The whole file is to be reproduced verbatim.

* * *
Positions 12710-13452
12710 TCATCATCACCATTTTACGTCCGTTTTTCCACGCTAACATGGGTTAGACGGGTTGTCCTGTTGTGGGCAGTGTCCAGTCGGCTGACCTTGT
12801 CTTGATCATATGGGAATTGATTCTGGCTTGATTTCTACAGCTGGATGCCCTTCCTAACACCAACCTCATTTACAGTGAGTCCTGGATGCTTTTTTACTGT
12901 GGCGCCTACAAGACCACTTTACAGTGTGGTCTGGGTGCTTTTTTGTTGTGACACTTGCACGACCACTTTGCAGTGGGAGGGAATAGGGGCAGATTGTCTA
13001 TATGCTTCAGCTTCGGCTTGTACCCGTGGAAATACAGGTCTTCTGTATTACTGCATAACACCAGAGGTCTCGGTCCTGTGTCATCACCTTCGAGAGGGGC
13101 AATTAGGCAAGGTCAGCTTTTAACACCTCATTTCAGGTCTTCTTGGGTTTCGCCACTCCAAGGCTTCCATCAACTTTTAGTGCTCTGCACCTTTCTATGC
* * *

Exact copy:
Positions 12710-13452
12710 TCATCATCACCATTTTACGTCCGTTTTTCCACGCTAACATGGGTTAGACGGGTTGTCCTGTTGTGGGCAGTGTCCAGTCGGCTGACCTTGT
12801 CTTGATCATATGGGAATTGATTCTGGCTTGATTTCTACAGCTGGATGCCCTTCCTAACACCAACCTCATTTACAGTGAGTCCTGGATGCTTTTTTACTGT
12901 GGCGCCTACAAGACCACTTTACAGTGTGGTCTGGGTGCTTTTTTGTTGTGACACTTGCACGACCACTTTGCAGTGGGAGGGAATAGGGGCAGATTGTCTA
13001 TATGCTTCAGCTTCGGCTTGTACCCGTGGAAATACAGGTCTTCTGTATTACTGCATAACACCAGAGGTCTCGGTCCTGTGTCATCACCTTCGAGAGGGGC
13101 AATTAGGCAAGGTCAGCTTTTAACACCTCATTTCAGGTCTTCTTGGGTTTCGCCACTCCAAGGCTTCCATCAACTTTTAGTGCTCTGCACCTTTCTATGC